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This article in SSSAJ

  1. Vol. 47 No. 1, p. 145-149
     
    Received: Apr 29, 1982
    Published: Jan, 1983


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doi:10.2136/sssaj1983.03615995004700010029x

Effects of Knifed Vs. Broadcast Fertilizer Placement on Yield and Nutrient Uptake by Tall Fescue1

  1. R. E. Lamond and
  2. J. L. Moyer2

Abstract

Abstract

Field studies were conducted from 1979 to 1981 to evaluate two fertilizer application techniques for established tall fescue (Festuca arundinacea Schreb.). Fertilizer solutions were formulated from urea-ammonium nitrate solution (UAN, 28-0-0) and potassium tripolyphosphate (0-11-21) or ammonium polyphosphate (10-15-0) and potassium chloride (0-0-50) to supply various rates of N, P, and K. These fertilizer solutions were either surface-broadcast through flat fan-spray nozzles or injected (knifed) 15 to 20 cm deep behind shanks on 38-cm spacings. The knifed method could be called a subsurface band application that places the fertilizer directly in the root zone.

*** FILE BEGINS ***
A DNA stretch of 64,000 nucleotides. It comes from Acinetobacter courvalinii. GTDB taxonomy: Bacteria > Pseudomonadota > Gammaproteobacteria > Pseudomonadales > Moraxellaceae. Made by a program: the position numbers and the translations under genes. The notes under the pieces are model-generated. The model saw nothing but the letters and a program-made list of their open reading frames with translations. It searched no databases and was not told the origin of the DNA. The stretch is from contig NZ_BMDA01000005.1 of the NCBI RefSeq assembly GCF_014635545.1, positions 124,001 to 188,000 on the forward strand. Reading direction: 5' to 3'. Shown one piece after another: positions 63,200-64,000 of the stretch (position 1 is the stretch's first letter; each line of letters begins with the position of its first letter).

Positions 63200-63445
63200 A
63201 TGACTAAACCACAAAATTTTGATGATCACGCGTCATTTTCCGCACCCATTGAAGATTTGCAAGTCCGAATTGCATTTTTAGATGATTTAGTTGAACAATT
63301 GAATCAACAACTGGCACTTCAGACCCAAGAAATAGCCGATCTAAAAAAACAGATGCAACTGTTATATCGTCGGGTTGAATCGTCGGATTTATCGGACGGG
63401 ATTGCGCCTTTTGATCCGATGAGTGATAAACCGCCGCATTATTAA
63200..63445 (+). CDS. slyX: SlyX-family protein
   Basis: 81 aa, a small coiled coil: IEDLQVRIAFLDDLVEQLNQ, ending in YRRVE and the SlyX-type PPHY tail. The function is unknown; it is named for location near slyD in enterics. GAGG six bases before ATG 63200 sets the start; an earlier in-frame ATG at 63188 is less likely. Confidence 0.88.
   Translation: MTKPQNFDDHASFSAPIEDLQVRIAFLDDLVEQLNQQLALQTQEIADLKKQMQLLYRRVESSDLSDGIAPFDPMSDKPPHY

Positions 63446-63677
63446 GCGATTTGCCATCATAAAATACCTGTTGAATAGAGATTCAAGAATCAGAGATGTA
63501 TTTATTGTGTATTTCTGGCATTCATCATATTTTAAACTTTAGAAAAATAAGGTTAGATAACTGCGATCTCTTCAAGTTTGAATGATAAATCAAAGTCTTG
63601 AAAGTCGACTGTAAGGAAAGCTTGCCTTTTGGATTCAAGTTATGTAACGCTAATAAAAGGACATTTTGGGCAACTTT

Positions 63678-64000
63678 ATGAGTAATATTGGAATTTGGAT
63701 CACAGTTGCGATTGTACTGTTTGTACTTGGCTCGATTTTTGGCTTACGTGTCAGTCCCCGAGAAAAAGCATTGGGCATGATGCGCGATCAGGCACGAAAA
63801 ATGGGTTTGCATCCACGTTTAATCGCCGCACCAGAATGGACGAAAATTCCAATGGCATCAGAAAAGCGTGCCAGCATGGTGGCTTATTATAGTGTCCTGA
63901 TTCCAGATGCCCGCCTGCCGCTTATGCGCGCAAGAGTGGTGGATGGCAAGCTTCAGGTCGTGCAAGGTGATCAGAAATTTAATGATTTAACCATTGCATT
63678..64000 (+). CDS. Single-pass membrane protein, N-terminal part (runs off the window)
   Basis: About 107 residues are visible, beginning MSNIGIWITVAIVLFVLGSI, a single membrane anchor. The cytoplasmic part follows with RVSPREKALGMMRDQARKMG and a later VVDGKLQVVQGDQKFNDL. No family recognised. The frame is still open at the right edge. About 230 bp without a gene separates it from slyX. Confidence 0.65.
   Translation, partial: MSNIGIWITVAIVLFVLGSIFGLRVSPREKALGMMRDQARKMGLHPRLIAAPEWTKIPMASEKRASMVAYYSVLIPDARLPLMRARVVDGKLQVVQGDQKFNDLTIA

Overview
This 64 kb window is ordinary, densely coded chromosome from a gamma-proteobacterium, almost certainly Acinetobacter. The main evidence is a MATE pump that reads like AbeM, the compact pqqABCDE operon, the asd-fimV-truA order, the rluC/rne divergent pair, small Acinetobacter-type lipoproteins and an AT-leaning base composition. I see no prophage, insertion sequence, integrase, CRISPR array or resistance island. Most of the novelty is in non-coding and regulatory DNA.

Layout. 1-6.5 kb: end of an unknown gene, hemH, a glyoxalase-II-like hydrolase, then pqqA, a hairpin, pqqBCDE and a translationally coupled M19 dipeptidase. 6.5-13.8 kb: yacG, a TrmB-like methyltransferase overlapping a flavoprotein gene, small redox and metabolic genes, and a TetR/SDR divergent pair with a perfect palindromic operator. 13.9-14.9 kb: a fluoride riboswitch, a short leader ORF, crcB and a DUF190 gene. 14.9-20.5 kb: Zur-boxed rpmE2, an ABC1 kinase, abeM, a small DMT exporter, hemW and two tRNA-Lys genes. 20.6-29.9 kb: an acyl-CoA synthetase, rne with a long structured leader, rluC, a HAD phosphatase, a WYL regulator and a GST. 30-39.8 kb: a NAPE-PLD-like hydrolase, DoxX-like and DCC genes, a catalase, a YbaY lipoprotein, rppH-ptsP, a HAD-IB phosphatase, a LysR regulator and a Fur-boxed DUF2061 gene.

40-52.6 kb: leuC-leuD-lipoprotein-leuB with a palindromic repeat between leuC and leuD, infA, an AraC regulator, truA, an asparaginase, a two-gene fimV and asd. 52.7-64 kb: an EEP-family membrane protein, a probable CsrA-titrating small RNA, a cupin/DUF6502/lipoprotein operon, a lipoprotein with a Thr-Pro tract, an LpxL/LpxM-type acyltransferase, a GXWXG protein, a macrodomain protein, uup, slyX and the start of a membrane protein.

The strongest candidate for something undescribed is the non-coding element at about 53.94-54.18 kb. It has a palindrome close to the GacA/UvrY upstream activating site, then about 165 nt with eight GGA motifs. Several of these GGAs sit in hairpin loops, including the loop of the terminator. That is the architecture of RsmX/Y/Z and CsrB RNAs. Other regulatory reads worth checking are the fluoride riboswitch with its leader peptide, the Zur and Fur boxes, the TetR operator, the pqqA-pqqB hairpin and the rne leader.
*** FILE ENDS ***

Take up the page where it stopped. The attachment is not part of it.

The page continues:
In Experiment I, N was applied at 56, 112, and 168 kg per ha with or without 20 kg of P/ha and 37 kg K/ha. In Experiment II, rates were 13, 112, and 168 kg N/ha; 0 and 20 kg P/ha; and 0 and 37 kg K/ha. All experiments were conducted on Parsons silt loam soils (Mollic Albaqualf, fine, mixed, thermic) that tested low to medium in available P and K. Total yields and N concentrations of forage generally increased with N rates up to 168 kg N/ha. Phosphorus fertilization increased forage yields, P concentrations, and P uptake. Forage yields were not significantly increased by K fertilization, but on low-K soil, adding K tended to increase yields when N and P were supplied. Fertilization with K increased forage K concentrations, but had little influence on other forage constituents. Knifed fertilization was superior to broadcast applications of fertilizer and significantly increased forage yields, N content, N uptake, K uptake, and sometimes K concentrations and P uptake. The superiority of the knifed application was due mainly to better N utilization.

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